Ron
Guest

And it is not just the criticizing the government that cause problems, also criticizing organizations, such as the Hungarian Football and Basketball organization on facebook cause blocking of facebook account responses, a unofficial reprimand from your boss, Or threatening the “career” opportunities of your children.

All this because you are questioning the sanity of these organizations to treat 12 year old children as professional players.

Istvan
Guest

Jobbik’s referendum ad with English subtitles https://www.youtube.com/watch?v=acrMglXetZY

tappanch
Guest

Re: “Zoli” and Orban’s “fiscal discipline.

Let me introduce the official numbers to you!
(Admittedly, they are not advertised too much…)

The result of six years of “fiscal discipline” of the Orban regime.

June 30, 2016 vs June 30, 2010

In spite of the fact that

A.
Hungary received around 9.4 TRILLION forints’ worth of support from the EU,
B.
The government took away and SPENT 2.8 trillion of people’s private
retirement funds.

The net result is:
A’.
The international reserves of the National Bank.
2010: 35.174
2016: 24.785 billion euros.

The difference is worth a loss of about 3.2 TRILLION forints or
a decrease of 29.5%.
(all of it happened under Matolcsy in the last 3 years)
B’.
The NET debt of the total government.
(the balance for the central government is even worse!)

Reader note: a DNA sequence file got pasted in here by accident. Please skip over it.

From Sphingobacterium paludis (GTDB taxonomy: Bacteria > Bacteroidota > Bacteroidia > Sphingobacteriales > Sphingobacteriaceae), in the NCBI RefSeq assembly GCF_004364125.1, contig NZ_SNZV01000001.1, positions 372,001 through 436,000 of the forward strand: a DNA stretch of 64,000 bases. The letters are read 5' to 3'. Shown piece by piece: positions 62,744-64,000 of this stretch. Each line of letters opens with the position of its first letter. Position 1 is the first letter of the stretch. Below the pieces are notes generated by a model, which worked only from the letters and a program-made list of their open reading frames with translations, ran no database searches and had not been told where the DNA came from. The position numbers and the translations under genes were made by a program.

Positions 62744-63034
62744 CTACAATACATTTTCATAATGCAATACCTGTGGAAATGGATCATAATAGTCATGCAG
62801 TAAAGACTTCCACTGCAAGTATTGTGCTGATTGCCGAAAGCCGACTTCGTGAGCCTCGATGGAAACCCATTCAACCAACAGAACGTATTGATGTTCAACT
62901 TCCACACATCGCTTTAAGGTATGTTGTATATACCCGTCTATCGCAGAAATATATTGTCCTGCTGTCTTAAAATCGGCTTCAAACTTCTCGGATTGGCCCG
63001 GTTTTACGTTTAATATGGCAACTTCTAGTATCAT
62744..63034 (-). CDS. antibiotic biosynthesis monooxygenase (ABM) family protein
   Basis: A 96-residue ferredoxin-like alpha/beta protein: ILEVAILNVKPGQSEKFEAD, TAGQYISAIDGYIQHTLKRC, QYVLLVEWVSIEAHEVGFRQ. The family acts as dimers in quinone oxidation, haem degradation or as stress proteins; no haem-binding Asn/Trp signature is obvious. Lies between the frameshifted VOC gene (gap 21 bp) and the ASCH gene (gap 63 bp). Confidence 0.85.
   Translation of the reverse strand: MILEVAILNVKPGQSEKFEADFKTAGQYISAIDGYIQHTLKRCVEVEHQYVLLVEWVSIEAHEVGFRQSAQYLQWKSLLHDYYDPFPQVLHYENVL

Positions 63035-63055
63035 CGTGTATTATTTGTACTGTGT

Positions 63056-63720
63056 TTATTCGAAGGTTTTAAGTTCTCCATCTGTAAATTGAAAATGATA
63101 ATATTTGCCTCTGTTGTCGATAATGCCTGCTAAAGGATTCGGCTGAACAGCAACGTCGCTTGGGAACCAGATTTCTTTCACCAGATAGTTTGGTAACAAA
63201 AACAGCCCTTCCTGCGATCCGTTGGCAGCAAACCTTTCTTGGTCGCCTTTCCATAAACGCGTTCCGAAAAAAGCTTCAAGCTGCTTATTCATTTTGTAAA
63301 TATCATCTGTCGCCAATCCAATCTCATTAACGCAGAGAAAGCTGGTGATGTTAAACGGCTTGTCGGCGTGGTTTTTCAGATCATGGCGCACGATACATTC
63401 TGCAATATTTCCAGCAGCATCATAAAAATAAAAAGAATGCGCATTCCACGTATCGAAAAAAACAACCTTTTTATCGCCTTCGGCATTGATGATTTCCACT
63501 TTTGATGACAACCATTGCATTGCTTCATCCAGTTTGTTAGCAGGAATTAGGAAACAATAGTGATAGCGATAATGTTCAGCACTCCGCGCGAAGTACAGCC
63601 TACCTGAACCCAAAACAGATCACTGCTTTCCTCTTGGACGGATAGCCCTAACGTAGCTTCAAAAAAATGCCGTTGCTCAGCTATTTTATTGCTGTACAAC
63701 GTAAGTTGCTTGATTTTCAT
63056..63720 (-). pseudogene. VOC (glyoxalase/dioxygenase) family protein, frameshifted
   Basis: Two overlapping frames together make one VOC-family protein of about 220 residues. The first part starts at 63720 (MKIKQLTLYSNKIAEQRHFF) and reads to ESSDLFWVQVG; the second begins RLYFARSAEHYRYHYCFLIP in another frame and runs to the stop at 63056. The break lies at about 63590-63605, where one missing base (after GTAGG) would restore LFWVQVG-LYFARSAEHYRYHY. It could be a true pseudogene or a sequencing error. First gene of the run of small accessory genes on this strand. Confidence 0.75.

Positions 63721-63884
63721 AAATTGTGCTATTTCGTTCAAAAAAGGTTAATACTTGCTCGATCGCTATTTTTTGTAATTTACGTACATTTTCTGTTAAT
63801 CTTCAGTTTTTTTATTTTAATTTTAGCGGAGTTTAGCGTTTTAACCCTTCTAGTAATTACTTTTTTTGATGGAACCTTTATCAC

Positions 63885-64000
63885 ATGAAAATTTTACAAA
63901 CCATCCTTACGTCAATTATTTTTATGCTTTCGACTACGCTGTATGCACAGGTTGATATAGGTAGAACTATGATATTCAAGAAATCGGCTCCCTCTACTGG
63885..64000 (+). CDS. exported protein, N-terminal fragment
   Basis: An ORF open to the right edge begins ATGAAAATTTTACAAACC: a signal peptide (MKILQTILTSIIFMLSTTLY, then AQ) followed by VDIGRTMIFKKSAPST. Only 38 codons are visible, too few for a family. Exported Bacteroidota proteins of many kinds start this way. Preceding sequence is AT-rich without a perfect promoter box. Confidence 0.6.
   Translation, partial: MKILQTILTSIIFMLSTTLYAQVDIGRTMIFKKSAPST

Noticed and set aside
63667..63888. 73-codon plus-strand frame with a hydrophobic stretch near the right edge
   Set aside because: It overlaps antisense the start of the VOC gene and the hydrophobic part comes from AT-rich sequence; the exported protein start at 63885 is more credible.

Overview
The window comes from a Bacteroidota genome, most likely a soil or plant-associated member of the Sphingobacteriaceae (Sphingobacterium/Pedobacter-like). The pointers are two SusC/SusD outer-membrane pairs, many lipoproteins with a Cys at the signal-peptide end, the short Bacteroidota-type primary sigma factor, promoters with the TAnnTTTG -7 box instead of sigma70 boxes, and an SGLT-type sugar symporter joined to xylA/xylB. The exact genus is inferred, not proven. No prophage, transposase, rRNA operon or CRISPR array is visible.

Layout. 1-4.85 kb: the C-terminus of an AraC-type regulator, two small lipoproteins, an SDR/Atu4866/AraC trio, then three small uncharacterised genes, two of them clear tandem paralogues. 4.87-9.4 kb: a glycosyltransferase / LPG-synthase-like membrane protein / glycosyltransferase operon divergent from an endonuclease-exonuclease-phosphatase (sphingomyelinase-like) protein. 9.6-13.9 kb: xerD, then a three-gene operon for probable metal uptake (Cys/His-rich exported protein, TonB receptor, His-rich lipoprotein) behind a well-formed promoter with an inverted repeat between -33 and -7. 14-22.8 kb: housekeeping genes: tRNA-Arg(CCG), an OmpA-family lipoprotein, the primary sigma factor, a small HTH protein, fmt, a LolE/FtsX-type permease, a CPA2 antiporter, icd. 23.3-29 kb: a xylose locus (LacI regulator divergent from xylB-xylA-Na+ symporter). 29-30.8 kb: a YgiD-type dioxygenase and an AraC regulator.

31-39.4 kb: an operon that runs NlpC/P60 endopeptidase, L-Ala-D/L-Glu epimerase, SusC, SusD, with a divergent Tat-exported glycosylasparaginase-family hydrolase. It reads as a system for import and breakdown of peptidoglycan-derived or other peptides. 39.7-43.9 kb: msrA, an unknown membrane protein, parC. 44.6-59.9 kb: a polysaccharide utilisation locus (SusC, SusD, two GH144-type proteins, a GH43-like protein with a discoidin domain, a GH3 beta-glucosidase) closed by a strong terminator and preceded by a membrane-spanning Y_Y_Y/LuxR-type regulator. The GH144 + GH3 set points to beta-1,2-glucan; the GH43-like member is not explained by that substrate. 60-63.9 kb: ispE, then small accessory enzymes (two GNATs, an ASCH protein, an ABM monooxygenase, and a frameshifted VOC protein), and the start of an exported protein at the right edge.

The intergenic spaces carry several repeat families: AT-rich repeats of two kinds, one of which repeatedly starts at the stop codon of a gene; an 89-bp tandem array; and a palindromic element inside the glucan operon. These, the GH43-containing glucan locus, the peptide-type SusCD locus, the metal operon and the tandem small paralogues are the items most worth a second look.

2010: 16066.5 billion
2016: 23262.2 billion

The debt went up 7.2 trillion forints or 44.8% in six years.

Guest

Thanks tappanch – the figures are stark.

tappanch
Guest

total government = central government + local governments + social security fund.

The NET debt of the CENTRAL government.

2010-06-30: 16154.6 billion
2016-06-30: 25061.3 billion

The increase of the debt is 8.9 trillion forints or 55.1%

Guest

“Orban’s achievement on this front has been the stabilization of Hungary’s economy, ……………..”

Ha! Ha! HAaaaaaaaa!STOPPPP…. Ha HAaaaaaaaa…..

Zoli
Guest

Hate to interrupt your good time charlie. I have to inform you that you are entertaining yourself based on the comment of someone who has no clue on the subject. Yes he posted some stats, but has no clue about the meaning of those stats, and evidently neither do you. I responded to this great forum economist of yours, which you insisted that I absolutely must meet. Read my comment. Perhaps you may actually learn something. Then again….

Guest

My neighbour told me today that he gets 800 HUF (net) per hour – and he is a hard working guy!
And his wife who works in the village kitchen gets 600 HUF per hour. (They don’t even have a dish washing machine there …)

So I’m wondering who are the people who get more than the average of 150 000 HUF per month?

Zoli
Guest

People with some education or with a trade, just like anywhere else.

Guest

How much does a nurse “with some education” get?

Do you know at all what you’re talking about?

Hint:
It’s probably less than a forth of what she can get in DACH …

webber
Guest

Averages, Wolfi, averages.

Zoli
Guest